"The Dirty Dozen" Poster

Throughout the 1960s and 1970s, as Americans became more aware of the need to protect the environment, political organizations and campaigns arose to combat pollution and the waste of our country’s natural resources. The League of Conservation Voters, established in 1969 to raise public awareness, began to publish an annual list of congressional legislators who consistently voted against clean energy and conservation.
This 1974 poster distributed by Environmental Action depicts 12 members of Congress, Republicans and Democrats alike, who were accused of voting on the side of commercial interests over environmental concerns. Their faces are superimposed on a picture of an early 20th-century “sports team” wearing the letter “D” (Dirty Dozen) on their sweaters.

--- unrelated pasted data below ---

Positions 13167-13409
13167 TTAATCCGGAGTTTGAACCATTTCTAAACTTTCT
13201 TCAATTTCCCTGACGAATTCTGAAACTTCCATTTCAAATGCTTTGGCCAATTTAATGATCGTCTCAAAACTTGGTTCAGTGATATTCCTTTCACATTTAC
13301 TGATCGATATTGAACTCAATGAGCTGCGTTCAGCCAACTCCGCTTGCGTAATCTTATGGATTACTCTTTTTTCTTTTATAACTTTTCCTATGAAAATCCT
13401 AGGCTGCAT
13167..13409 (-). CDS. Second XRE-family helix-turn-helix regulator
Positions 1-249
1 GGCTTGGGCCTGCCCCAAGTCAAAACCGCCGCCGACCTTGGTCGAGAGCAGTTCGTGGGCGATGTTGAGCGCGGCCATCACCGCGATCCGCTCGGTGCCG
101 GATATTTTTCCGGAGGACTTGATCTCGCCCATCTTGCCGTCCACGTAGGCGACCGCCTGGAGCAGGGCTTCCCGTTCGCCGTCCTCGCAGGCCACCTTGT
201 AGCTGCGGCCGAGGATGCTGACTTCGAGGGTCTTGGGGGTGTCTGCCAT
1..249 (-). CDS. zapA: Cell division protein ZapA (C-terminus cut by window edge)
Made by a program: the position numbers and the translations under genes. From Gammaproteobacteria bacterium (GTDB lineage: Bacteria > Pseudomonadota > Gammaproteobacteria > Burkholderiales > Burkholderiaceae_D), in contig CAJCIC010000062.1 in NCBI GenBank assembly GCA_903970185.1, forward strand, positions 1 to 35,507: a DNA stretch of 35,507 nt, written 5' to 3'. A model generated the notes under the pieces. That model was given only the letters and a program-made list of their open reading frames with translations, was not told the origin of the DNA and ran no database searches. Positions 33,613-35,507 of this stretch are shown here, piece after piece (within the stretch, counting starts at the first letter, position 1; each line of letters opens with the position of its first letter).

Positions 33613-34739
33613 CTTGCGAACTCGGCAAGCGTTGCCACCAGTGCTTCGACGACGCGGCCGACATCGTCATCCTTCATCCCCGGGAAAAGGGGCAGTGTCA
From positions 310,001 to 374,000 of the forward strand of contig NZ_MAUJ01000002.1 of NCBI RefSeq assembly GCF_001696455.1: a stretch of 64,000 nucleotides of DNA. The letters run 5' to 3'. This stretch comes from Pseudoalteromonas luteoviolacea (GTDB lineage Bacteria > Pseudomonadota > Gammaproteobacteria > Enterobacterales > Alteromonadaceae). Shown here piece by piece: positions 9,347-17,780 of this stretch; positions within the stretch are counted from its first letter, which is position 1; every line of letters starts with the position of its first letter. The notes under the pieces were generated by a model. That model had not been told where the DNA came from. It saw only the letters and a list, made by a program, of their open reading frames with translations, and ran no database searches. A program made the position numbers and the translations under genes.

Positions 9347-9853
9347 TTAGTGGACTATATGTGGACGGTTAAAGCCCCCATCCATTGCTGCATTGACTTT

Currently not on view
Object Name
date made
associated date
associated institution
Congress of the United States
Physical Description
paper (overall material)
overall: 25 1/8 in x 19 1/8 in; 63.881 cm x 48.641 cm
ID Number
catalog number
accession number
Environmental Movement
Government, Politics, and Reform
Environmental History
Environmental History
See more items in
Political History: Political History, Campaign Collection
Environmental History
Data Source
National Museum of American History, Kenneth E. Behring Center

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